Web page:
STEVE INSKEEP, host:
The basketball star Allen Iverson is changing teams. The Philadelphia 76ers traded him away in a multi-player deal. And he's on his way to Denver where, unlike in Philadelphia, recently, one of the games biggest stars might actually play.
Joining us now is Jemele Hill. She writes the Page 2 column for ESPN.com. Good morning.
Ms. JEMELE HILL (Columnist, ESPN.com): Good morning. How are you?
INSKEEP: Hey, could you just explain how it happened that Iverson has been on the bench the last couple of weeks in Philadelphia?
Ms. HILL: Well, he asked for a trade, and unlike in other leagues, I mean, in the NBA where a player, a star player asks for a trade, he usually gets it. And so Allen Iverson, after spending his entire career in Philadelphia, asked for a trade. The marriage has pretty much come to an end. And now, he is headed to Denver.
INSKEEP: And the 76ers said if you want to be on your way out, we don't want you on the court - even for a few more days.
Ms. HILL: Well, I don't know if it was that simple, just because they've been through a lot together. I think it was an amicable split. I just think that Allen had done all he could do for that franchise, and the franchise had done all they could do for him.
INSKEEP: Let's talk about some of what they've been through together. Allen Iverson is obviously a brilliant player, but with a little bit of a reputation. What is that reputation?
Ms. HILL: Well, his reputation has always been, sort of, a bad boy, or a term I hate to use, is thug. I think mostly, because he was very rough around the edges. He had a lot of street-balling when he first came into the league. And he just wasn't going to change and conform, take on a corporate image, because that was never him. And I think he had a great appeal at Philadelphia because he was so honest and raw. And certainly among - in the inner city, you know, Allen Iverson is a hero. And he is very beloved because he came from the inner city.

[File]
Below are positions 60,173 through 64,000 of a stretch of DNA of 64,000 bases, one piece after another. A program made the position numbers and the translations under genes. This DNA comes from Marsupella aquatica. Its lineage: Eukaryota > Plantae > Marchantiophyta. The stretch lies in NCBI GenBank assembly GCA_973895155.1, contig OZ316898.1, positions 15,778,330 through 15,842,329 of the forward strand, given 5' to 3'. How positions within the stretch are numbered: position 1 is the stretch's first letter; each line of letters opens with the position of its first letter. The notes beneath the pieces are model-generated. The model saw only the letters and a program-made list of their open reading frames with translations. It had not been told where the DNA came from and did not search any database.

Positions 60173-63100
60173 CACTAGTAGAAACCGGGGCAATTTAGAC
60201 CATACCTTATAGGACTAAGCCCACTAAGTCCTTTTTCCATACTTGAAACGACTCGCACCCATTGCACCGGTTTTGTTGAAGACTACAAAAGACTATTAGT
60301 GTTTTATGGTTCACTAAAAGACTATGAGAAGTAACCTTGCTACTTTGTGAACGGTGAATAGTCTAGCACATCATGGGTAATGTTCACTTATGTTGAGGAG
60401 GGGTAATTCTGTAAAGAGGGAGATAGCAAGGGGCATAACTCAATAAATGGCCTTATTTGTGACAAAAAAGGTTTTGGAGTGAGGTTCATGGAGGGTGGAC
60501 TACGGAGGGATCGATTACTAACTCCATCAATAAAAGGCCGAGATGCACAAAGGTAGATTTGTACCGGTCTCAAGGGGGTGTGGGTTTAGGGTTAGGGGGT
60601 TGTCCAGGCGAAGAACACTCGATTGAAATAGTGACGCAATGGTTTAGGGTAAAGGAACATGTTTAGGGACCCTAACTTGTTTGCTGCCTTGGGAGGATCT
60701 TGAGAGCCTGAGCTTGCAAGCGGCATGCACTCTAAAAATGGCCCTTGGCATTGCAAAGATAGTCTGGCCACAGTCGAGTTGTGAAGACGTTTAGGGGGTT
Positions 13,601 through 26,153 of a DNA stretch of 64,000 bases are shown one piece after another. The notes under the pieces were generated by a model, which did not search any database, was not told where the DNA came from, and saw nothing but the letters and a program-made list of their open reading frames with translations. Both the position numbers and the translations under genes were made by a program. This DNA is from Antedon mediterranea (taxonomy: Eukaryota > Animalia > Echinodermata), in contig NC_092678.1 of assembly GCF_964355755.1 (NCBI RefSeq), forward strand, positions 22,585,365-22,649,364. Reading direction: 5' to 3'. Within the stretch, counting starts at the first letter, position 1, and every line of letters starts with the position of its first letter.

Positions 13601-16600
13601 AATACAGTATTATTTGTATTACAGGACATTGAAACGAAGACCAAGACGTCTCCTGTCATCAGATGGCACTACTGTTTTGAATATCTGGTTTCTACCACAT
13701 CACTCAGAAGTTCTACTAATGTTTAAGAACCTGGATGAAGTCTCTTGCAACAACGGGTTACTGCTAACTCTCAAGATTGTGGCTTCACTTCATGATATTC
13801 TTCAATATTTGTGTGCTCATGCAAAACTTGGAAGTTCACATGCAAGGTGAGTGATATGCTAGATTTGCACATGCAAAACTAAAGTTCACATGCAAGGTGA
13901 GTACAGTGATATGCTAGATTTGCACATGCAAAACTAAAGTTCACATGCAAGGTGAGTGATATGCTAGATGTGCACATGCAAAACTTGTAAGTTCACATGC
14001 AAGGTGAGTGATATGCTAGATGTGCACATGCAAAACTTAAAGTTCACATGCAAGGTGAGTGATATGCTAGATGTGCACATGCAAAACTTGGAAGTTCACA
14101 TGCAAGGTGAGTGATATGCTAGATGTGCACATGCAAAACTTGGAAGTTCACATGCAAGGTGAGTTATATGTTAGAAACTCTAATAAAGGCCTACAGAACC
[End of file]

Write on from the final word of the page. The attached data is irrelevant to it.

And he amounted to something that was even greater than he could have ever imagined. But along the way, bumps and bruises, you know, there was the infamous practice rant.
INSKEEP: What was that practice rant?
Ms. HILL: Well, the infamous practice rant when, I believe, Larry Brown was still the coach. And Larry Brown is very old school, and Allen is very new school. And so they often clashed with one another. And because they did, you know, he was asked about his performance in practice. And, you know, this is in a press conference. And he went in and he just like - practice? You know, we're talking about practice, not the game, but practice. And that's all there is the infamous statement that he made that is replayed constantly whenever people talked about him, as if he's denigrating practice.
And I don't think it was ever that, with Allen. I think it took him a long time to mature, and he's, you know, one of those guys who on the floor every night -when you pay to see him play, you are going to get your money's worth. But there are going to be times where he maybe late for a meeting, late for practice. In this particular case, we sort of preceded him asking for a trade. He missed a team function and was fined. And then he asked to be traded. I don't think it was about that particular incident, it was about them having just reached the point in their relationship where this is all they could do for one another.
INSKEEP: So the 76ers are off to a disastrous start to their season. They trade Iverson away for some talent, but also for some draft choices for the future. So they're looking toward the future. The Denver Nuggets, who get Iverson, must be thinking about right now.
Ms. HILL: Yeah, I think, this is a trade that works for both teams. I mean, in Denver's case, the brawl the other night between the Nuggets and the Knicks. Their best player, the leading scorer in the NBA, Carmelo Anthony, is suspended for 15 games. They could have, just literally sunk. I mean, you never know. So they trade and they get the second leading scorer in the NBA, and a phenomenal player. Never in the NBA history have you had two guys at one team averaging 30 points a game. So this is going to be very exciting for people who get to watch their games.
INSKEEP: Ms. Hill, thanks for getting up early with us this morning.
Ms. HILL: Well, thank you. I appreciate just having me.
INSKEEP: Jemele Hill is Page 2 columnist for ESPN.com and a writer for ESPN magazine. She joined us from Orlando, Florida.
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